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Copyright Scenarios
 

Copyright Scenarios

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Slideshow used for SIDLIT 2009 conference which includes links to basic copyright tools covering fair use, TEACH Act and what is covered by copyright.

Slideshow used for SIDLIT 2009 conference which includes links to basic copyright tools covering fair use, TEACH Act and what is covered by copyright.

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  • Ways to Use Works & Comply with Copyright LawsIs Work Protected by Copyright? http://librarycopyright.net/digitalslider/Qualify as “Fair Use?”Qualify under TEACH Act?If Not, Seek Permission from CopyrightHolder.
  • http://librarycopyright.net/fairuse/
  • http://librarycopyright.net/etool/
  • http://landmark-project.com/permission1.phphttp://landmark-project.com/permission_student.phphttp://www.universityofcalifornia.edu/copyright/permission.htmlhttp://en.wikipedia.org/wiki/Wikipedia:Example_requests_for_permission
  • Ways to Use Works & Comply with Copyright LawsIs Work Protected by Copyright?Qualify as “Fair Use?”Qualify under TEACH Act?If Not, Seek Permission from CopyrightHolder.
  • (http://www.opensource.org/licenses/mit-license.php)

Copyright Scenarios Copyright Scenarios Presentation Transcript

  • 1
    Presented by Jonathan Bacon, SIDLIT 2009
    • What Do You Know About Copyright?
    • Open Book Quiz
    • A Few Important Web Resources
    • Discussion of Scenarios
    • Questions
    Image licensed from iStockPhoto.com
    2
  • 4
  • 5
  • 6
  • Scenarios?
  • Campus bandwidth is unpredictable & faculty member wants to display YouTube video for class discussion. May he capture the video (using Media Converter, ZamZar , YouTubeX) so successful playback can be assured during class time?
  • Faculty member receives PowerPoint slideshow distributed by book publisher. She wants to delete all publisher logos and references and modify PowerPoint slideshow extensively while retaining most images and text and adding substantial original material.
    Is this legal?
  • A student borrows portions of several copyright works to create a parody of movie trailers (using portions of current movies and popular music) to complete a classroom assignment. Does this use qualify for fair use?
    May the student legally use the end product in their portfolio?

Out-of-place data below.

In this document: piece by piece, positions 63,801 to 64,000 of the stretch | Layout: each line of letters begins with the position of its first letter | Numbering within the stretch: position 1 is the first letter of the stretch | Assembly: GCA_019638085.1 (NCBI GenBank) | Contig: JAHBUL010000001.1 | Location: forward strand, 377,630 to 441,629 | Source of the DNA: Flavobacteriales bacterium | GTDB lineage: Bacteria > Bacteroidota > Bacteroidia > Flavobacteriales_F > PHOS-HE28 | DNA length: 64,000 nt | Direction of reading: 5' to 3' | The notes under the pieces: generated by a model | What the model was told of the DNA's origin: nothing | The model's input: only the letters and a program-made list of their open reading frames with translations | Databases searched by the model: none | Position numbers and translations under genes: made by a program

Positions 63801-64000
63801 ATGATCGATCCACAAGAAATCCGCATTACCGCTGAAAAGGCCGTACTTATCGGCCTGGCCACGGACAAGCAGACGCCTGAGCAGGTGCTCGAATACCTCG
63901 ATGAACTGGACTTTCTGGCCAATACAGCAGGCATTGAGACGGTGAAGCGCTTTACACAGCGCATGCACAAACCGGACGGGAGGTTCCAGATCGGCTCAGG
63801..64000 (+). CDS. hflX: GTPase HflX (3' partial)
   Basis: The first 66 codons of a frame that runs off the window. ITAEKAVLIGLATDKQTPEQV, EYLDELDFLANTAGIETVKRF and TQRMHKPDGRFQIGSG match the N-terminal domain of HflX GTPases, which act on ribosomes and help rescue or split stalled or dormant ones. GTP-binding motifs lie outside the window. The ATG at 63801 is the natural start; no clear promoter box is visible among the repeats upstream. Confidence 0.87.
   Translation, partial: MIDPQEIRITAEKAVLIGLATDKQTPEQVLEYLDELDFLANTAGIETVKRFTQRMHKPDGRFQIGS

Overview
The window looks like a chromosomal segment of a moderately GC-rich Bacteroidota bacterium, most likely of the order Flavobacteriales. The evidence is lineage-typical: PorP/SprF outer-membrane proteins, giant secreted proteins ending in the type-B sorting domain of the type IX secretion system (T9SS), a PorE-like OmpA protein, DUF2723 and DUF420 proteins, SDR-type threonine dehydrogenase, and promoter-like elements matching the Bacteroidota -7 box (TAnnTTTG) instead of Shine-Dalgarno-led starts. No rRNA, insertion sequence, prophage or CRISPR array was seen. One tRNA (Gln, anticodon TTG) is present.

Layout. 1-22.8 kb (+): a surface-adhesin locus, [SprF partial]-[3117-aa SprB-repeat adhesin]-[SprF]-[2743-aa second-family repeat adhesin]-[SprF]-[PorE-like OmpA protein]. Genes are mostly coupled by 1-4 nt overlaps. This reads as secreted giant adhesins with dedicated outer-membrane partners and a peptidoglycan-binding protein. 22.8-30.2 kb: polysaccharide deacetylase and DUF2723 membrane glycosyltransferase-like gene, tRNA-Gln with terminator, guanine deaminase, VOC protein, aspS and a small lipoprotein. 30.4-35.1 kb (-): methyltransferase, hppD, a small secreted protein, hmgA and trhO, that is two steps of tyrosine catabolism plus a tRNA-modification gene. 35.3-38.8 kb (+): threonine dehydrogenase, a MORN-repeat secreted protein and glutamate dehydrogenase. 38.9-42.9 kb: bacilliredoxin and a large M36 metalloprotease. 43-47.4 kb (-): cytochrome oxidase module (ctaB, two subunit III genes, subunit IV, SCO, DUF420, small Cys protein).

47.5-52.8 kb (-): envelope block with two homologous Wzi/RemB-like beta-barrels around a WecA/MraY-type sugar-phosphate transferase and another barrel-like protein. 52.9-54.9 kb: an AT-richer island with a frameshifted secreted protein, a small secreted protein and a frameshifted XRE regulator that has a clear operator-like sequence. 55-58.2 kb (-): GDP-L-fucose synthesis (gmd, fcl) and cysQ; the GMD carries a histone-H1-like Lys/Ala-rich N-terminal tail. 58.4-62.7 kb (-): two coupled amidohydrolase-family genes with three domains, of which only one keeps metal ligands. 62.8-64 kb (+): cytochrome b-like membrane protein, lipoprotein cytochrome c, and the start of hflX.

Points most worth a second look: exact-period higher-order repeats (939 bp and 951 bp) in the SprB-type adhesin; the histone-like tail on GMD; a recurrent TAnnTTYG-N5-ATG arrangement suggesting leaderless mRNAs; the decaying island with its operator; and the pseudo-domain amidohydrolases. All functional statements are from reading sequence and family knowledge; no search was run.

Can they post to YouTube?
  • May a faculty member use an off-air recording of important historical event (e.g., Challenger disaster, Obama Inauguration) even if same media is available for rent (can be licensed) commercially.
  • May ancillary materials provided by textbook publisher be used in class whether or not the accompanying textbook is adopted? Wouldn’t fair use enable instructor to use portions of materials without infringing on Copyright?
    What if use is online in learning management system?
  • Faculty member wants to show film to student film club, discussion to follow. Showing supports college diversity initiative. Distributor lists $250 rental (license) fee. College library owns film.
    Can library copy be used legally for club showing? Covered under fair use?
  • May a faculty member legally show complete film in face-to-face classroom based on fair use?
  • Faculty member finds table of statistical formulas on web, wants to use the table in an online course. Is reproduction legal based on fair use?
  • Faculty member locates several images (on web) that she wants to use online in course (housed in LMS). The images have no copyright notice. Some from Flickr, some from Google images. May she use the images without seeking permission from copyright owners?
  • Faculty member’s son plays in a band. They play popular music (Beatles, etc.) and have recorded a version of John Lennon’s “Imagine.” Faculty member has permission from son to use recording in a PowerPoint presentation used at “college nights” to promote college.
    Legal use?
  • Faculty member teaches programming, creates code for class during office hours. She wants to share on Internet via http://code.google.com. 
    Who owns the code? College or faculty member? Instructor wants to use MIT open source license but wants assurance she has legal right to do so.
  • May a faculty member retain work by one of her students and use it as an example (good or bad) in subsequent semesters without specific permission from the student who created the work?
  • May a faculty member use an editorial cartoon from a local newspaper to generate discussion in an online course without seeking/obtaining permission from the publisher/copyright owner?
  • Questions?